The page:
A restaurant was slammed on Facebook after commenting on a teen who paid his bill mostly with quarters.
Beer 88 in Lynchburg, Va., posted a photo on a now-deleted Facebook page, with the caption “’How NOT to pay at a restaurant,’” along with the hashtags “we are beer 88 not a coinstar,” and “no home training.”
The joking Facebook post did not go over well with Beer 88’s audience, sparking major backlash against the restaurant with customers – especially Cohen Naulty, the 17-year-old who had paid his $45 restaurant bill and left a $10 tip with a $20 bill, and quarters.
“It’s just U.S. currency,” Naulty told ABC News affiliate WSET in Lynchburg. “I’m allowed to use it. It’s not Illegal. I’m not doing anything wrong.”
Naulty told the outlet he was at the restaurant because he wanted to take the tips he earned as a server at Country Kitchen and treat his friends to a meal. His friends were just as surprised as he was to learn their payment method had been put up on Facebook.
“We couldn’t believe they posted it on Facebook,” one of his friends said to WSET.
Beer 88 responded to the criticism with a statement, which has also been removed, ABC News reported:
“In response to our earlier post, it was posted as a joke, intended as a joke and should be taken as a joke,” Beer 88 wrote on its Facebook page. “It was posted as a light-hearted way of saying that something like this can be annoying to people that work in the restaurant/retail industry. In no way did we publicly shame ANYONE for paying OR tipping. We try to keep our page funny and relatable. And had no idea that this would be offensive to anyone.”
However, Naulty and his family did not find the post funny.
“They said we didn’t have any home training,” said another one of Naulty’s friends to WSET. “That was dirty. That was one their hashtags was #nohometraining.”
“If anybody met Cohen, they know it couldn’t be farthest things from the truth,” Kim Naulty, Cohen’s mother, told WSET. “And, you know, he’s a good kid.”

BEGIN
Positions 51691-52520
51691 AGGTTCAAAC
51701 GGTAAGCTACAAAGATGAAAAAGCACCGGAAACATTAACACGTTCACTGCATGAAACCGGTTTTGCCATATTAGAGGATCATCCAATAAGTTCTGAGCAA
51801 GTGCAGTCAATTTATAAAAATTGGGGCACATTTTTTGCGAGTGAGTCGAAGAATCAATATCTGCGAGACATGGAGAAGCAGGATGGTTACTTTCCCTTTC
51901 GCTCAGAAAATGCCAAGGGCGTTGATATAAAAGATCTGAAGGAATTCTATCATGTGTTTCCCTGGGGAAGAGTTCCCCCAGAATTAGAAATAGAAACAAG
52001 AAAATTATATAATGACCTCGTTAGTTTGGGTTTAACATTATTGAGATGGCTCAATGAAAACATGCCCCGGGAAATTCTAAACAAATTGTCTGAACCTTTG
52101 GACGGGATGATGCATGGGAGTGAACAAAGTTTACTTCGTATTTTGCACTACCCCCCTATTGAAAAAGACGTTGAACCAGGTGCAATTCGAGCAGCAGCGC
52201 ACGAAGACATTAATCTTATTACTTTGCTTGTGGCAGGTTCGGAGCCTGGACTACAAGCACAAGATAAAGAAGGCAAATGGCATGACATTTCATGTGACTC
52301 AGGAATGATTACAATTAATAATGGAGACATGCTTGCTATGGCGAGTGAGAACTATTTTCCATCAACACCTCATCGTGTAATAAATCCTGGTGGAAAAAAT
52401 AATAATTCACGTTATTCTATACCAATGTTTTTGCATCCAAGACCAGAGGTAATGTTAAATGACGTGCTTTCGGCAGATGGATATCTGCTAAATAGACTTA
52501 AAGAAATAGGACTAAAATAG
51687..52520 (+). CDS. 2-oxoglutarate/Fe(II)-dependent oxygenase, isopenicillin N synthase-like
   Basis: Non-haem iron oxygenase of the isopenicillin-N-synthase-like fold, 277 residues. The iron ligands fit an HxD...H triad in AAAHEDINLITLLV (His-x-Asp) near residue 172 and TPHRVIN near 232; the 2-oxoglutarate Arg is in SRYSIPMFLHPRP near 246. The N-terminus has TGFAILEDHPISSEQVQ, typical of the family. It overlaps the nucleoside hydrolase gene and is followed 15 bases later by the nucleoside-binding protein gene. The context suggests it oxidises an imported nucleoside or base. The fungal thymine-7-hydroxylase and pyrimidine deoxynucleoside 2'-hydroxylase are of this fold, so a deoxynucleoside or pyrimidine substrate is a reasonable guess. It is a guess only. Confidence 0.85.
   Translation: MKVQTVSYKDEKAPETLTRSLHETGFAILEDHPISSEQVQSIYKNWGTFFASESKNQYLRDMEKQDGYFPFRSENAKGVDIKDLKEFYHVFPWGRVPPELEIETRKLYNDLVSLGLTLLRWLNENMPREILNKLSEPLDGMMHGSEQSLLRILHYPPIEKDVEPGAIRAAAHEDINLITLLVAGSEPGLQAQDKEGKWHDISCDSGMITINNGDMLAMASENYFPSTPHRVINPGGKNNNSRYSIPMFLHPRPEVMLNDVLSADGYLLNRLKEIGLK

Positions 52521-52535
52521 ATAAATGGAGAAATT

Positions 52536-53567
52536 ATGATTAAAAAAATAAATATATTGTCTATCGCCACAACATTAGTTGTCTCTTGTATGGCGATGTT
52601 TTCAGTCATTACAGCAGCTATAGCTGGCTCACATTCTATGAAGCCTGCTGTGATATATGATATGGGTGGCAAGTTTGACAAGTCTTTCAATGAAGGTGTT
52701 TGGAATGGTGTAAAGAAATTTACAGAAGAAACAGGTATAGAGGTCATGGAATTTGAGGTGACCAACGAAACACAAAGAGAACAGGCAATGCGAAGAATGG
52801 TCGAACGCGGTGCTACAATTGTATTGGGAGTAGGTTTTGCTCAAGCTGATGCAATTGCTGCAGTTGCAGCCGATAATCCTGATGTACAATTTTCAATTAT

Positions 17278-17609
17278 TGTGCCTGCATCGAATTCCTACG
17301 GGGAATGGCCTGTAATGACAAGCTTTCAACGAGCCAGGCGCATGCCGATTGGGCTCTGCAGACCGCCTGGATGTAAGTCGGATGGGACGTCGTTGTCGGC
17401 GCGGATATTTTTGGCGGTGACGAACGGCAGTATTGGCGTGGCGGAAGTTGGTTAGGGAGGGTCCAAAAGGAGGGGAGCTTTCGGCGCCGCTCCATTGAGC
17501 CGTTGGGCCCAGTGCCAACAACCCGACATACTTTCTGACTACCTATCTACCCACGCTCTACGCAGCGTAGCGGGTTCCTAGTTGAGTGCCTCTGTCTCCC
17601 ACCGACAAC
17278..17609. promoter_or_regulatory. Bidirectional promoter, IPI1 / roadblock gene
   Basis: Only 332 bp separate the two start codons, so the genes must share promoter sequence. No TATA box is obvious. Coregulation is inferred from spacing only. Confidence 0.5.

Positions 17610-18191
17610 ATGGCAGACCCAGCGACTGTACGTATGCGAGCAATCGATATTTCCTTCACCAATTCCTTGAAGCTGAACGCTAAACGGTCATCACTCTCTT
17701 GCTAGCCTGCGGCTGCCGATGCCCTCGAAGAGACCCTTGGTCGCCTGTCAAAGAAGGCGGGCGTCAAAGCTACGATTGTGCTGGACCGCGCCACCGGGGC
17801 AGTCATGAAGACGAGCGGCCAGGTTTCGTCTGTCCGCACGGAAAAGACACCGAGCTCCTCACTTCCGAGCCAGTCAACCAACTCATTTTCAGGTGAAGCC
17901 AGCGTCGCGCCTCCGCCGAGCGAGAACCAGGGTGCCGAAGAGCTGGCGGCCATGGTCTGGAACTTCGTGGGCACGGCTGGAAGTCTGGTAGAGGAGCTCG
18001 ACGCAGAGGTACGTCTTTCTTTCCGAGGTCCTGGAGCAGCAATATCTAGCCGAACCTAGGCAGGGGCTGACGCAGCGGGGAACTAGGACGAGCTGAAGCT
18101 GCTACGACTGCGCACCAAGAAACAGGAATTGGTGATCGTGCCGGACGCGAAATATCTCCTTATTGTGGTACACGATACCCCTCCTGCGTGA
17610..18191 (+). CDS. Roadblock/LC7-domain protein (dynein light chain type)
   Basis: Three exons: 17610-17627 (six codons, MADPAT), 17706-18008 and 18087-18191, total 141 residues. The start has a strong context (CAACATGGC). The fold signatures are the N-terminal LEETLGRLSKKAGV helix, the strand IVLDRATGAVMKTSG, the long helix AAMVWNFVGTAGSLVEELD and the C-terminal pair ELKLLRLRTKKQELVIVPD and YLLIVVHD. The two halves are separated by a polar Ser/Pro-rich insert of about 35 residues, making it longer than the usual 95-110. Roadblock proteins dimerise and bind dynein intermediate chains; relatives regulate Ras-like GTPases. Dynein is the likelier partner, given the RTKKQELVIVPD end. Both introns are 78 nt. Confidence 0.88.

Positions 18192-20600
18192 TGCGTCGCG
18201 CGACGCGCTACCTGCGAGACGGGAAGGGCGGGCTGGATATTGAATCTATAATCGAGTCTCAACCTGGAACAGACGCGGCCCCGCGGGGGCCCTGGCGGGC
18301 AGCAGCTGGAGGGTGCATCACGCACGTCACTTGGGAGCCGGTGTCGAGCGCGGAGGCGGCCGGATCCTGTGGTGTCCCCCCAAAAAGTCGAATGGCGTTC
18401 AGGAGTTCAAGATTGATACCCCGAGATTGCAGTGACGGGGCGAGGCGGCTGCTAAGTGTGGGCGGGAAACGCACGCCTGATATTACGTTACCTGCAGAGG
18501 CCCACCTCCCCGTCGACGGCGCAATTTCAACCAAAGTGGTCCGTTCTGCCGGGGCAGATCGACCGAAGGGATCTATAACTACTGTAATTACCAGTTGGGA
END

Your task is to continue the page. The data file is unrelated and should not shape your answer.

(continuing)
Beer 88 owner Yao Liu told WSET she has been receiving many threats since the post went up and that she apologizes for the post.
“On that part, yes, I do apologize,” Liu told WSET.
Liu and several customers feel the post has been blown out of proportion. One patron said she hoped the issue resolves itself because the restaurant owners are “friendly people.”
“People kind of hopped on the hate train,” Beer 88 supporter Carol Henning told KSET, “which seems to be happening these days.”
Beer 88 did not immediately respond to a request for comment.
“I love paying for people’s meals even if I have to scrape together my last quarters to do so.”
Though Naulty told WSET he did not think he would return to the restaurant, he said the incident has made him want to create something positive.
“I love paying for people’s meals even if I have to scrape together my last quarters to do so. This whole thing made me realize how much I love doing this and why…,” Naulty wrote on a Facebook page called “The Quarter Boy.”
Naulty has started a fundraiser campaign aimed at treating someone “once a week” to a free meal.
“We will post videos so that you can see too how big a change just a little ‘change’ can make,” Naulty wrote of his new initiative.